The guy toting the black duffel bag walked in casual as could be.
Calm -- almost too calm.
When he stepped into the west Macon Game Stop Thursday afternoon, he said something about being in the wrong store.
Then he changed his mind.
Sign Up and Save
Get six months of free digital access to The Telegraph
No, he said, it was the right place.
Customer Tim Jackson was buying a $6 video game when the guy with the duffel reached inside and pulled out an assault rifle.
The alleged gunman, Javon Glen Britton, a 34-year-old career criminal from California, ordered everyone in the video-game shop face-down on the floor, witnesses would say later.
Jackson, a Macon-Bibb County Animal Welfare worker, was on vacation. He was out shopping, trying to relax.
But here came the gunman with the rifle aimed at Jackson’s face, telling the four people in the store to hurry up before he emptied his clip.
“Most people say they see their lives flash before their eyes,” Jackson, 29, said Friday. “The only thing that was flashing before me was my wife and kid.”
Britton grabbed at his victims’ back pockets and never raised his voice when he told them to give up their cash and drop their phones, Jackson said.
Another customer along with Jackson and the two store employees did what they were told.
“It was like it was second nature to him,” Jackson said. “He was stupid-calm. That’s what scared me the most.”
A clerk forked over the money in the register.
Before cramming the rifle back in the duffle, Britton said, “Thanks,” a Bibb County sheriff’s report noted.
The robber was so quiet that the store manager, on his break in a back room, didn’t even know there’d been a stickup until the gunman was gone.
When the bandit went to leave, witnesses said he strolled out as if nothing had happened.
A clerk then called 911.
A customer dove for his cellphone and did the same.
Jackson, who used to work security at Academy Sports, knew it might help police if he could read the license plate on the gunman’s getaway car. So he bolted outside.
According to the sheriff’s report, Jackson grabbed his 9mm pistol from his car and raced down a sidewalk to the Radio Shack.
Britton had just hopped into the driver’s seat of a green BMW bearing California plates, Jackson said. A woman was in the passenger seat.
Jackson, about 10 feet from the car, locked eyes with the robber.
“He had that look like, ‘Oh, snap! It’s you!’ and he reached in between the seats,” Jackson said. “I wasn’t going to let him shoot me.”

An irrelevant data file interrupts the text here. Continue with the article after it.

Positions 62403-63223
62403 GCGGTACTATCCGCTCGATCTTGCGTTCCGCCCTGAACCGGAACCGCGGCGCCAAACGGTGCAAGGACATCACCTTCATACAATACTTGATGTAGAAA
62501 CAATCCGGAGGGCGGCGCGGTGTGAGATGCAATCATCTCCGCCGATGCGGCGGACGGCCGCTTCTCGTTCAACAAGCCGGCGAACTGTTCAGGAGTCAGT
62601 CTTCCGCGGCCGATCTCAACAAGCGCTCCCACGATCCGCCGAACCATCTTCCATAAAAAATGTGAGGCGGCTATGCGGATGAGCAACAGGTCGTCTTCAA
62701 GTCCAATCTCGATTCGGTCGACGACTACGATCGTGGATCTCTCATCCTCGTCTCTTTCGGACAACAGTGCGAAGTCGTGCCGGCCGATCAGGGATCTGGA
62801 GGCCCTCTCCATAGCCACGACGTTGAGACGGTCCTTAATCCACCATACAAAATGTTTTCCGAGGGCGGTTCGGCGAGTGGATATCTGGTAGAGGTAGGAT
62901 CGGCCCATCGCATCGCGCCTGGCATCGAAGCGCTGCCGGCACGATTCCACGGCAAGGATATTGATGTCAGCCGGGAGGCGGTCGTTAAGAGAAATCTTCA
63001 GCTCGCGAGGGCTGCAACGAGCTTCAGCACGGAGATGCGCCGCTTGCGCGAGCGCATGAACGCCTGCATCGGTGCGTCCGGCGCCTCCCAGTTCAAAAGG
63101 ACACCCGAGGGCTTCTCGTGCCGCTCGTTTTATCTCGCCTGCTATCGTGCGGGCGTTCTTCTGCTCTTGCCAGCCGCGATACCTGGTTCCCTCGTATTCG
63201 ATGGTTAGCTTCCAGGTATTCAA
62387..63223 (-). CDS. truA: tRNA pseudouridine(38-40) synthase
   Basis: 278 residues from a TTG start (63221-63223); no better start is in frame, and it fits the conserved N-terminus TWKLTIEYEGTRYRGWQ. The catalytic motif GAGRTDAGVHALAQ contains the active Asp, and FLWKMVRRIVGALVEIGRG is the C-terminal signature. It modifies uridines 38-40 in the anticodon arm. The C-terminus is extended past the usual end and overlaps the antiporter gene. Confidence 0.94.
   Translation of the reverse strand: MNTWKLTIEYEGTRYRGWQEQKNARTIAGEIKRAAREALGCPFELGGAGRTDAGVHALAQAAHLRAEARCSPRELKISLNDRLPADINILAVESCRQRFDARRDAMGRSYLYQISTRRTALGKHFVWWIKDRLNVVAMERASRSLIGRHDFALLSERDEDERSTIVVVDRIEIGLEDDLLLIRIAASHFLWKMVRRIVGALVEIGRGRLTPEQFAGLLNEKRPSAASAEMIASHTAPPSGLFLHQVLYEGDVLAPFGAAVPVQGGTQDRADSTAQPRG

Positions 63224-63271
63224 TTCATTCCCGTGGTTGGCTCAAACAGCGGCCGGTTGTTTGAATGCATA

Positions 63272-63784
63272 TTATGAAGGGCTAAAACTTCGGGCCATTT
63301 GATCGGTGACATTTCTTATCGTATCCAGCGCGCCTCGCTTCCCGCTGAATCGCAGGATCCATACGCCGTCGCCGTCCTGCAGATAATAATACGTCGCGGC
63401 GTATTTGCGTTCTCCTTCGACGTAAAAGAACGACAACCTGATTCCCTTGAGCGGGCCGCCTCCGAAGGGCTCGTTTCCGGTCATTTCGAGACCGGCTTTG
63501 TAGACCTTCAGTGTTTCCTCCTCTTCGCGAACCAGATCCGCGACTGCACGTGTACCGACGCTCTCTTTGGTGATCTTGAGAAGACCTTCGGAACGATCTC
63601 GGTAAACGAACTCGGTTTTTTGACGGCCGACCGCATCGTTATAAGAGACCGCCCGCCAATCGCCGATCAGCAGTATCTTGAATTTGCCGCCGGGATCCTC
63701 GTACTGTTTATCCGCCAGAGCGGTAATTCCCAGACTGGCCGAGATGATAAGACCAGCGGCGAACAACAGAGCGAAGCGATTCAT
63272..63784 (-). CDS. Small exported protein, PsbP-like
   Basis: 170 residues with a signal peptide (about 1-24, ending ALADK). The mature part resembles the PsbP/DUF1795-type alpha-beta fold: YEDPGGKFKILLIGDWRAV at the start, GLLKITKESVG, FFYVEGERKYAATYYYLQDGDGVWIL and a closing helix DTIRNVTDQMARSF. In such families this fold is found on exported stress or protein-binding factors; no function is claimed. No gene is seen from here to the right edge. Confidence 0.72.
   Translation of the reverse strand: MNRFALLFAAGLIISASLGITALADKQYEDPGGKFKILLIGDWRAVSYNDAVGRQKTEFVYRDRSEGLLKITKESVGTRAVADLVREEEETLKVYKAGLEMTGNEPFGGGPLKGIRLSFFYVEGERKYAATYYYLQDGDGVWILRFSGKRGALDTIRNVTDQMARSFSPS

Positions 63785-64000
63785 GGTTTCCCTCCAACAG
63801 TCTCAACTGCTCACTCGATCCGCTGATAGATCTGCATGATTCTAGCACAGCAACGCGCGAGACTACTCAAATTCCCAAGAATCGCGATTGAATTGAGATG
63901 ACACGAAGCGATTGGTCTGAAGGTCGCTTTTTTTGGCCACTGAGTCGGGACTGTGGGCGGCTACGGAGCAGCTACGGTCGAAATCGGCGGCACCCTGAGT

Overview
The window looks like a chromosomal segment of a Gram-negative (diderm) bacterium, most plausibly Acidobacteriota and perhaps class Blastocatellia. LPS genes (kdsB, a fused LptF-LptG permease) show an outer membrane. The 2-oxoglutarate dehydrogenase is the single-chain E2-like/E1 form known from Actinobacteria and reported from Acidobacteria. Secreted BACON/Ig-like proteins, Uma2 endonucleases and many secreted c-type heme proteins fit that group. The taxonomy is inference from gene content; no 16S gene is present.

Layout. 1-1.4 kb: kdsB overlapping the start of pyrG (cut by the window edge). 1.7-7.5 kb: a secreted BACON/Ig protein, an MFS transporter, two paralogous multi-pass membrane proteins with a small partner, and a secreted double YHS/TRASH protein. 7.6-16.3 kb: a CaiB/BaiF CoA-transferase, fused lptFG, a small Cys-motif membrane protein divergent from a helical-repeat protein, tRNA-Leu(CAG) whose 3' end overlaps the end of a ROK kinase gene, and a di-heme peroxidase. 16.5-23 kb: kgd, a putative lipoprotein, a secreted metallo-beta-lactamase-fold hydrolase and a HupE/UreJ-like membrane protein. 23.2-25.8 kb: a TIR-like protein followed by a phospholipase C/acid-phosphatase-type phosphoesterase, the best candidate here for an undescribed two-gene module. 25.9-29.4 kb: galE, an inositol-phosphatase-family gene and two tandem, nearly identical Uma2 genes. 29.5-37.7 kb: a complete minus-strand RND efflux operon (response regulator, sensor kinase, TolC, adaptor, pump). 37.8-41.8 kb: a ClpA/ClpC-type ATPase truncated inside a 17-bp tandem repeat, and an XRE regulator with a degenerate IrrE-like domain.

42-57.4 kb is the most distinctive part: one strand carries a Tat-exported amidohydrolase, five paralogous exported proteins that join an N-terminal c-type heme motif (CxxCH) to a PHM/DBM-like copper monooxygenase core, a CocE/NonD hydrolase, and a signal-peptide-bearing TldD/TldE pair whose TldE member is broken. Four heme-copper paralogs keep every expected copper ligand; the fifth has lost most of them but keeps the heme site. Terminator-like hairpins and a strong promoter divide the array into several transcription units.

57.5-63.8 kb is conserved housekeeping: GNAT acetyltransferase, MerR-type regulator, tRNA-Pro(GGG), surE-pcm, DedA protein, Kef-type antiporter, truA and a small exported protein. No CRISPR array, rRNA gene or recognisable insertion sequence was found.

Jackson fired seven shots into the car as it raced toward a 6-foot embankment and crashed.
“I scared the hell out of them,” Jackson said. “But I checked first to see there weren’t any people around before I pulled the trigger.”
All four of the BMW’s tires were shredded in the wreck. The car limped across a parking lot and stopped in front of a furniture store a few hundred yards from the Game Stop.
Britton and his passenger surrendered after deputies closed in at the Presidential Parkway shopping center, not far from Eisenhower Parkway and Interstate 475.
Both Britton and the passenger were later charged with armed robbery.
Britton, a Sacramento native, has been in and out of California prisons nine times since he was 18 -- four times for convictions and five for parole violations.
A state prison spokesman there Friday said Britton was convicted of grand theft in 1999, drug possession in 2003, assault with a firearm in 2005 and a check-passing charge in 2011.
Britton was most recently paroled in June 2013 and currently was on probation, the spokesman said.
Had Jackson not stepped outside after the holdup Thursday, Jackson said, “they would have probably gotten away and robbed someone else.”
Jackson was chatting with neighbors at his east Macon home Friday afternoon.
Until Friday, he hadn’t smoked a cigarette in two years.
Recalling the previous day’s events, he told The Telegraph that he’d gotten his gun and his license to carry it about five years ago when he learned his wife was pregnant, with the hope he would never have to use the gun.
“I haven’t quit shaking,” he said. “All I’ve heard is, ‘You’re a good Samaritan,’ but I don’t feel like it.”
Telegraph writer Joe Kovac Jr. contributed to this report. To contact writer Laura Corley, call 744-4382.